It’s hard to imagine a time in the world where reading and writing were forbidden pleasures for women and girls, but towards the start of King Charlemagne’s reign in the Middle ages, that was the all-too-familiar circumstance.
The Scribe, by Spanish author Antonio Garrido (AmazonCrossing), originally released in 2011 as La Scriba, is Garrido’s second book in English, translated by Simon Bruni. It tackles the issue of the importance of literacy in women through its protagonist, Theresa, whose father taught her not only to read and write in both Latin and Greek, but also vital craftsman skills in parchment making. There is much more to the story than this, although Theresa is the cog that keeps it moving.
The twists and turns come on pretty fast in this book, as a matter of fact. The story changes as early as the first couple of chapters. Theresa is already thought to be dead after a tragic fire destroys the shop where she is taking her test to be a parchment maker, a decision that was already being chastised by the men in the field.
This book is a hefty, but surprisingly exciting, read. I began reading ready to follow Theresa on her struggles for acceptance in a patriarchal society, but a rapidly twisting plot turned it into a fugitive road story from Wurzburg, Franconia to Paris and beyond as Theresa searches for her father. Mix that with a mystery thriller and a small dash of a love story—although this is definitely not a romance novel. There is also some well-researched historical observations of Eighth Century life woven into the tale, especially when her father’s surprising connection to Charlemagne himself begins to surface.
Garrido’s knack for detail is impressive, as he not only captures the surroundings, but I felt I had enough knowledge of parchment-making to try the test myself, hopefully with less dramatic results than Theresa.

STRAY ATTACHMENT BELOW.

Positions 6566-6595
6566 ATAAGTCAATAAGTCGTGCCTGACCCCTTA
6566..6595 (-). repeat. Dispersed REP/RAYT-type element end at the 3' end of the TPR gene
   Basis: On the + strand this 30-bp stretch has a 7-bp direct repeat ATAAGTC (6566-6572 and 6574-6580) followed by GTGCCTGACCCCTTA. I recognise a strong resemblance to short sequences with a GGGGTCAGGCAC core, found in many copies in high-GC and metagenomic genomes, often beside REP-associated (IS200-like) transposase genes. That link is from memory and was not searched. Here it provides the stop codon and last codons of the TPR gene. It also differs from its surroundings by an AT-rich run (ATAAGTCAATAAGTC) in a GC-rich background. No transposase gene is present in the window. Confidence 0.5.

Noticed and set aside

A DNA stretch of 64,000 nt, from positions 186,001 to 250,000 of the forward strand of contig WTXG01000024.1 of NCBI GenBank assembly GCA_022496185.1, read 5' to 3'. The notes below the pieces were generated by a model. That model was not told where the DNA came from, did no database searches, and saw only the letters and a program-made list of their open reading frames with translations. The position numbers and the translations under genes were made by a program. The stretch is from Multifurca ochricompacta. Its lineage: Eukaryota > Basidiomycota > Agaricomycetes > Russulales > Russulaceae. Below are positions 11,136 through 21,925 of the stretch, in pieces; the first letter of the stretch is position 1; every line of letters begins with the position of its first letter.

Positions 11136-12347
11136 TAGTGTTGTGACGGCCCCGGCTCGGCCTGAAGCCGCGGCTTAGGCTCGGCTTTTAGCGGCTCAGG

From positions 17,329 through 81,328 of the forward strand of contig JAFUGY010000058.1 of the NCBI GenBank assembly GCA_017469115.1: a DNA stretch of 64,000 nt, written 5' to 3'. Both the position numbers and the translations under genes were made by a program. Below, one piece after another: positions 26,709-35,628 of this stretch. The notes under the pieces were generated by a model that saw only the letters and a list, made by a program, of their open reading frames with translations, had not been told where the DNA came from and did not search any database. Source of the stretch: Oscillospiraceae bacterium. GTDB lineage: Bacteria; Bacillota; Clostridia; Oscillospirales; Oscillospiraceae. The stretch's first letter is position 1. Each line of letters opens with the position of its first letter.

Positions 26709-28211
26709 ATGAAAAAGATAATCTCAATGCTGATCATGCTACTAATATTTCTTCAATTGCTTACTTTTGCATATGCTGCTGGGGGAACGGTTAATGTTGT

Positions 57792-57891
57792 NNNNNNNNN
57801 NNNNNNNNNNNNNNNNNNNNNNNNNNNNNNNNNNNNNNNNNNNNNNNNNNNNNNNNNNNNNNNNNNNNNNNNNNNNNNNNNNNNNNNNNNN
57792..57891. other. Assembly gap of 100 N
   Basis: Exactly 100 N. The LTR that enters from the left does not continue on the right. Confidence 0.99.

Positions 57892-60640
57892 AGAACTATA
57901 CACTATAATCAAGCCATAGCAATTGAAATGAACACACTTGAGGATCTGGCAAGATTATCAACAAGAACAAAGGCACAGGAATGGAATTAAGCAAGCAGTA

I’m always a little apprehensive in reading English text that has translated from another language, particularly Spanish, as living on the Mexican border most of my life has made me no stranger to poorly worded translations. This book flows well, however, as if it was written for the English language to begin with. I don’t know if it is Bruni who should be credited for doing such pristine job finding the right words, or Garrido for crafting a text that translates well in the first place. Either way, they did an admirable job.
However, I found despite my wanting to stand by Theresa on her entire journey, there was an inconsistency in her personality that made it sometimes difficult for me. Her overall spirit, intelligence, and stubbornness, won over in the end.
Garrido isn’t by far the first to tackle the “literate female” as the rebellious hero, as women reading seems to be a threat–or at least an annoyance–in many stories from Belle in Disney’s Beauty and the Beast to Jo in Alcott’s American classic Little Women, although Theresa’s obstacles are certainly more imposing, and even life-threatening.
A sad after-effect of this book has been the realization that nearly two thousand years later, there are still places in the world where women and girls are still denied the right to learn the dire skills of reading and writing, much less be allowed a proper education. One recent educational blog I read cited figures from UNESCO that as recent as 2012, two-thirds of the world’s illiterate people are women, who also make up 53 percent of the unschooled population worldwide.
I recommended Garrido’s highly realistic read, not only as an entertaining historic fiction, but as a reminder that as long ago and far away as Theresa’s struggles were, they are still very much part of the life still faced by far to many women around the globe today.
GeekMom received a copy of the book for review purposes.